We must affirm the Board's decision unless it was "(1) arbitrary, capricious, an abuse of discretion, or otherwise not in accordance with law; (2) obtained without procedures required by law, rule, or regulation having been followed; or (3) unsupported by substantial evidence." 5 U.S.C. § 7703(c) (1994); see Chase-Baker v. OPM, 198 F.3d 843, 845 (Fed. Cir. 1999).

Billinger argues that he is entitled to service credit for his unused sick leave because he was covered under "a formal leave system." Billinger asserts that the Joint Committee's memoranda and Policy Manual provide "written rules" for its sick leave program, thereby qualifying it as a formal leave system. Billinger also challenges the Board's assertion that it lacks jurisdiction to review the Human Resources Specialist's certification that he had no unused sick leave covered under a formal leave system.

OPM responds that Billinger was not entitled to include his unused sick leave in the computation of his CSRA benefits, as he was not covered under a formal leave system. OPM argues that Billinger is not covered by a leave system established by Congressional legislation, and summarily states that the Joint Committee's memoranda and Policy Manual do not constitute the "written rules" required for a formal leave system. OPM further contends that the Board lacks jurisdiction to review an employing agency's certification regarding retirement matters.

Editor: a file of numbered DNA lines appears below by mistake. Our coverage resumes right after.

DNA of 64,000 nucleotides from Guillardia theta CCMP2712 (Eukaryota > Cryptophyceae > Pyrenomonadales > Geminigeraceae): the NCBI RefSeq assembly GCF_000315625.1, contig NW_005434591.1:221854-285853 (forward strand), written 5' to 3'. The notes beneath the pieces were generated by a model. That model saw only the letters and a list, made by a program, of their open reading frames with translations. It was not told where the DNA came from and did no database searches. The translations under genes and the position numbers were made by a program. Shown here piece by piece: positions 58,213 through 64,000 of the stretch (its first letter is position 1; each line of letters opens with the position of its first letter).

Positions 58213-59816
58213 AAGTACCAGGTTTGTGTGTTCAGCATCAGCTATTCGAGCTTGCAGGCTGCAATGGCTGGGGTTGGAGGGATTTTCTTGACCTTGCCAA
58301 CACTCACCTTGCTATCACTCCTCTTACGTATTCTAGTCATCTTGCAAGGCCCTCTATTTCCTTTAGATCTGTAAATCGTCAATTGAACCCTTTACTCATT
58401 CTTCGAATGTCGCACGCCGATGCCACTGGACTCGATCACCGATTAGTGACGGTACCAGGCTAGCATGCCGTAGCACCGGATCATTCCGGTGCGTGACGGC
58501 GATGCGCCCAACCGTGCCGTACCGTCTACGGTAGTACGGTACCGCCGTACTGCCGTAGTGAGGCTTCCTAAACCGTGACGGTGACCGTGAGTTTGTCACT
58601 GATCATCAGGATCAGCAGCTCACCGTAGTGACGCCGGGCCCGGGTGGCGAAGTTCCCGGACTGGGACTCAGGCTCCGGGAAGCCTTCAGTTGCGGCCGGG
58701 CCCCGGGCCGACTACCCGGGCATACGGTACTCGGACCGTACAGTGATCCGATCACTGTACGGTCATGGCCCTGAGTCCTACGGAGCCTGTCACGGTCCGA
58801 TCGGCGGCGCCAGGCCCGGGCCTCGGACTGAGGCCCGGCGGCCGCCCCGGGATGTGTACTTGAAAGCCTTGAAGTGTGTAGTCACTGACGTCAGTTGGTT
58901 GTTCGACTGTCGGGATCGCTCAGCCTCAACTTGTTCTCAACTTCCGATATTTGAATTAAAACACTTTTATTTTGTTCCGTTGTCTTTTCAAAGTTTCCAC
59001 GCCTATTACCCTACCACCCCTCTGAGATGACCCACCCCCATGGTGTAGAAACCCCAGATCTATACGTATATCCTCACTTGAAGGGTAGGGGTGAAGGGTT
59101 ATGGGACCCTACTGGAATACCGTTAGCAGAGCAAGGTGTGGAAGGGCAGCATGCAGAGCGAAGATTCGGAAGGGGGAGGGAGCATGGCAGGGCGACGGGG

We agree with Billinger that he is entitled to service credit for his unused sick leave because he was covered under "a formal leave system." The principal statute that governs this case, 5 U.S.C. § 8339(m), states in pertinent part that:

In computing any annuity under subsections (a)-(e), (n), and (q) of this section, the total service of an employee who retires on an immediate annuity includes . . . the days of unused sick leave to his credit under a formal leave system . . . .